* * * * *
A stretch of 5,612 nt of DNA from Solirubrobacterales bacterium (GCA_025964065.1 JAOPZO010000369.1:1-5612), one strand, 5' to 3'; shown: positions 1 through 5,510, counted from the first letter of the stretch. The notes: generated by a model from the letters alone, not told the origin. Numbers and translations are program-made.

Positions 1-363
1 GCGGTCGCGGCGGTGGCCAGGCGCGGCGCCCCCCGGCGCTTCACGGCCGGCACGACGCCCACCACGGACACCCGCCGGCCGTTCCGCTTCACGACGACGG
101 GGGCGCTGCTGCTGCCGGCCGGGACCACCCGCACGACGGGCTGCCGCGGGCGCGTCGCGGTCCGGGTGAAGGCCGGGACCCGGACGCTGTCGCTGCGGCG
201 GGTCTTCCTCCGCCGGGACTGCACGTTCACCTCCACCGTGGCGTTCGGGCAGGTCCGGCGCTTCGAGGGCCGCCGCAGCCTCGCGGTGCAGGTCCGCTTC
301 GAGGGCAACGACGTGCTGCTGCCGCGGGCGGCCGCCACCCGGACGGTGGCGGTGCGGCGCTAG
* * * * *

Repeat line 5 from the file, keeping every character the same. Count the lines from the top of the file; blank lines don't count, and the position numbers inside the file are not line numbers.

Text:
201 GGTCTTCCTCCGCCGGGACTGCACGTTCACCTCCACCGTGGCGTTCGGGCAGGTCCGGCGCTTCGAGGGCCGCCGCAGCCTCGCGGTGCAGGTCCGCTTC